Leadership is an interesting and wide-ranging subject. Google leadership, and you will find more than 3.7 billion results, which include everything from definitions and business articles on the topic to academic research, leadership-focused professional associations, and hundreds of training “solutions.”
Given the compendium of discussion on the topic, it is no surprise that there are myriad perspectives on it as well. When leadership is considered as a personal quality for example, it is a trait a person does or doesn’t have. Where leadership is explored using terms such as charisma and inspiration, we find stories of leadership heroes. The appreciative biographies of monarchs and political leaders, Fortune 500 executives, philanthropists, and modern-day thought leaders give us shining examples we often feel we should aspire to as leaders ourselves.
Conversely, references to “toxic management,” narcissistic bosses, and clueless leaders are littered throughout business media and social feeds. These examples tell us of self-centered leaders, bosses with terrible people skills, ruthless executives, and even well-intentioned but misguided managers, often providing the evil counterpoint to our ideas of what a leader should be.
This hero-or-villain based view of leaders can put serious limitations on how we might think of building leadership skills. The real danger comes from the idealistic suggestion that effective leadership is really just about adopting the right persona. Most of us cannot afford to buy into the myth that if we could just find the magic formula to inspire and empower our people, they’ll just know what to do, how to get it done, and how to coordinate with everybody else.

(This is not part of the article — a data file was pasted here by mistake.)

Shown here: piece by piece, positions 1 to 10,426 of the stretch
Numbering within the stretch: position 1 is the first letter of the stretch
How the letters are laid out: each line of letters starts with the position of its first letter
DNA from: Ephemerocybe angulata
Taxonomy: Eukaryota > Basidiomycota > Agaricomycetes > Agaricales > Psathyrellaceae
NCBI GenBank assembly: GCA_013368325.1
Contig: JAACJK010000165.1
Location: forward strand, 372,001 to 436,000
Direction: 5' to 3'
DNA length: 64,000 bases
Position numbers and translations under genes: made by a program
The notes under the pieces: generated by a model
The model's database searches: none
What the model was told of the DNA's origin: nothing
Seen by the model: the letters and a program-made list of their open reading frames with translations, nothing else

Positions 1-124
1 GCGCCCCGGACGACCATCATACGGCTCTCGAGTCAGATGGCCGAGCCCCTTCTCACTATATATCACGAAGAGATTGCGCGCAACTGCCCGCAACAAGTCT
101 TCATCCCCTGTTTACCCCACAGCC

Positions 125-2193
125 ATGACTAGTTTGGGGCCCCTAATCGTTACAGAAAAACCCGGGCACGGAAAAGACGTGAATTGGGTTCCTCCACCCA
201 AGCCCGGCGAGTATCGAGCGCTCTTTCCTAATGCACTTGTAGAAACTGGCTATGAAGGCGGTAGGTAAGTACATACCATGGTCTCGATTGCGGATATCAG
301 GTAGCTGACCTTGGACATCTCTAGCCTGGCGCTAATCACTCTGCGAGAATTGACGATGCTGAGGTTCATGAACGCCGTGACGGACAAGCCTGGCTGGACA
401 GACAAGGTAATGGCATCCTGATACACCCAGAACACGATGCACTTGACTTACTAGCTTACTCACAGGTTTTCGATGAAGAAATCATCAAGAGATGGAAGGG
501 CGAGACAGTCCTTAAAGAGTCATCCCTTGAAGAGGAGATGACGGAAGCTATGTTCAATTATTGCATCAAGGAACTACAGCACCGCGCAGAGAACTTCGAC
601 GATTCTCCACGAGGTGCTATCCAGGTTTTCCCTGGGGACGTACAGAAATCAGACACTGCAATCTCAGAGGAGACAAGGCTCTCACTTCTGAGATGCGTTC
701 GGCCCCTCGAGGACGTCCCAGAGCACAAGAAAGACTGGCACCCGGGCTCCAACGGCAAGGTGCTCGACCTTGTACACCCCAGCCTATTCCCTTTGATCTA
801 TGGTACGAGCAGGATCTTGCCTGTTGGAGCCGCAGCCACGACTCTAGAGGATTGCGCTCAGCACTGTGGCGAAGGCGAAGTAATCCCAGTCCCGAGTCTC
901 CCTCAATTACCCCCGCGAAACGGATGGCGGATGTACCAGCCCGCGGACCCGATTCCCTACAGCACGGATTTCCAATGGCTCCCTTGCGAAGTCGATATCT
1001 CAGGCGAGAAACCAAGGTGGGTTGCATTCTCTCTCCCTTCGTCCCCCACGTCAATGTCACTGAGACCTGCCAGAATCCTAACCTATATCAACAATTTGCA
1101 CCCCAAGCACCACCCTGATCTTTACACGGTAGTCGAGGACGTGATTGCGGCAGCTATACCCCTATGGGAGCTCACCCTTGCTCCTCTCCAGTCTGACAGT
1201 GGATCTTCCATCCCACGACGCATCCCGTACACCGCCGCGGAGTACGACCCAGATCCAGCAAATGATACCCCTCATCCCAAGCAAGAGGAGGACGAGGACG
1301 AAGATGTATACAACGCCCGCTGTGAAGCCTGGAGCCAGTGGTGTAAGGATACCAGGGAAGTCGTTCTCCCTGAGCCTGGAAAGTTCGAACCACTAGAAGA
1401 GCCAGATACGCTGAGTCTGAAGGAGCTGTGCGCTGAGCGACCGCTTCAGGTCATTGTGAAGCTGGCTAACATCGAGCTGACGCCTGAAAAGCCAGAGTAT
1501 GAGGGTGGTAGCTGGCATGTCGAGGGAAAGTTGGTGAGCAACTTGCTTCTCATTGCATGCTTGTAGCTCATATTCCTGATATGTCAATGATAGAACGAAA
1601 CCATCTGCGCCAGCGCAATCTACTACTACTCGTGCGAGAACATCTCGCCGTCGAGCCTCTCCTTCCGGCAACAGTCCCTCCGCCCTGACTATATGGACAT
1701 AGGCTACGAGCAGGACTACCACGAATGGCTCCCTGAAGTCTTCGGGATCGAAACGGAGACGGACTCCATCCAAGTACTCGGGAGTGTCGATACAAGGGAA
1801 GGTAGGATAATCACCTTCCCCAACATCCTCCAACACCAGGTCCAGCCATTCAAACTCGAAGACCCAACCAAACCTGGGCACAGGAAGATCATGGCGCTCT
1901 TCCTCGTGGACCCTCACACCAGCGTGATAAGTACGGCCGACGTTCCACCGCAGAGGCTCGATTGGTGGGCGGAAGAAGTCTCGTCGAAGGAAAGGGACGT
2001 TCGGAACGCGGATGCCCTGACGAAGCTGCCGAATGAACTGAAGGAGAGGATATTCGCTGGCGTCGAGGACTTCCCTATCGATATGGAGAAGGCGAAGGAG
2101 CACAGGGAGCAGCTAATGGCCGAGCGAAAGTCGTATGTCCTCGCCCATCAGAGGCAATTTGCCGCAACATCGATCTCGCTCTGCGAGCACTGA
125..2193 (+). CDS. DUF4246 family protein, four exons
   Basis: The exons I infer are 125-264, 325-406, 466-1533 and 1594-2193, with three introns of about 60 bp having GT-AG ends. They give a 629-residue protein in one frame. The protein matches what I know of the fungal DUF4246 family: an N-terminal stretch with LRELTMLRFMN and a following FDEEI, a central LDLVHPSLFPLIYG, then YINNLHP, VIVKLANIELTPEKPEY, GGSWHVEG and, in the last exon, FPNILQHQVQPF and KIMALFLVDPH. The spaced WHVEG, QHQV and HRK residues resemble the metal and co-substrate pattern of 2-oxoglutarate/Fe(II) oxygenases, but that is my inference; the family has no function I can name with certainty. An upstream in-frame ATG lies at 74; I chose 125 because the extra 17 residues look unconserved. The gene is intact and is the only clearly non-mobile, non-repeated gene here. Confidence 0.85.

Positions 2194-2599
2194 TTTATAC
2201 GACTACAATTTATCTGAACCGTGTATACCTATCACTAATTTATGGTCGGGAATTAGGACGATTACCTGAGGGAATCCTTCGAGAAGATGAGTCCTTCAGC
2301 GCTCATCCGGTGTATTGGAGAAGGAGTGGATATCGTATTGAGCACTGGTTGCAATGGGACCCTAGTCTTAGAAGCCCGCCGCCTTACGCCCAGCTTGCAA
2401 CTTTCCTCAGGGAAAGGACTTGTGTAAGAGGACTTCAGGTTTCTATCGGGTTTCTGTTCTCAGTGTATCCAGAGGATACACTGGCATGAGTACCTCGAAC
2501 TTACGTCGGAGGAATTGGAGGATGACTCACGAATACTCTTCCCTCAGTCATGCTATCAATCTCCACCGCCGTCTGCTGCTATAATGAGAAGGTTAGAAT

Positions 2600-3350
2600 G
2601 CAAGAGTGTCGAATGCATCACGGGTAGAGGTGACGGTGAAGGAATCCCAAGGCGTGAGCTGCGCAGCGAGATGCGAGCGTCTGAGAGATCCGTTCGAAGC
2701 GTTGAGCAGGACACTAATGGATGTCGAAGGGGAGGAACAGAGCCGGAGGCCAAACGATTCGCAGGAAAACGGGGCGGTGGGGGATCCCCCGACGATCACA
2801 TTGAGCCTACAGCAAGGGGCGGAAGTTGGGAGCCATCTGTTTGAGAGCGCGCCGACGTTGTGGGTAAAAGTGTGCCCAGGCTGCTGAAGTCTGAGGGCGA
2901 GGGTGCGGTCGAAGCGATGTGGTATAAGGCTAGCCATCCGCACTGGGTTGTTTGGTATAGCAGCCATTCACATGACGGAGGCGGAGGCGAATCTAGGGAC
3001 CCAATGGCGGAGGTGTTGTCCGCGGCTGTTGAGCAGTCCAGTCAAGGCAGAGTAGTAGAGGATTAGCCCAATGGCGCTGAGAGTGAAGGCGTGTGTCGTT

While there are many lessons to be learned from examples and stories, we have to look closely to find the habits, practices, skills, and decisions that underpin the leadership narrative. These stories give us thousands of reasons to consider leadership as a set of skills to be practiced, honed, and exercised over time. The discipline involves identifying and developing the adaptive skills, communication competencies, and routines that comprise effective leadership.
Strong leadership is work, pure and simple. It is not a persona, but a discipline of consistent management, strong communication practices, accountability, organization, evaluation, and critical reflection. The work of an effective leader is to consistently connect ideas to action, getting things done through people. It is a complex, dynamic, and adaptive process.
There is no sure-fire, always-effective formula for leadership. In his 1983 book, The Reflective Practitioner: How Professionals Think In Action, Donald Schön explained that for most professionals, technical knowledge only carries us so far. To navigate the kinds of situations we face daily — unique, complicated, sensitive, unstable, ambiguous, and emotional — we need to consistently ask ourselves critical questions. What do I know? How does it apply here? Where should I adapt?
Though the focus of many of my articles is on the habits and routines of effective leaders, any leadership practice should be adopted with an attitude of evaluation and adaptability. Rigid practices without reflection results in professional blind spots and a lack of situational awareness.
The most effective leaders are also managers, organizers, planners, auditors, coaches, and teachers. They work to identify and address their blind spots rather than trying to compensate for them with motivational nonsense. They work with and through people to facilitate results. They find and remove roadblocks. They address problems without micromanaging or taking over. They practice leadership.
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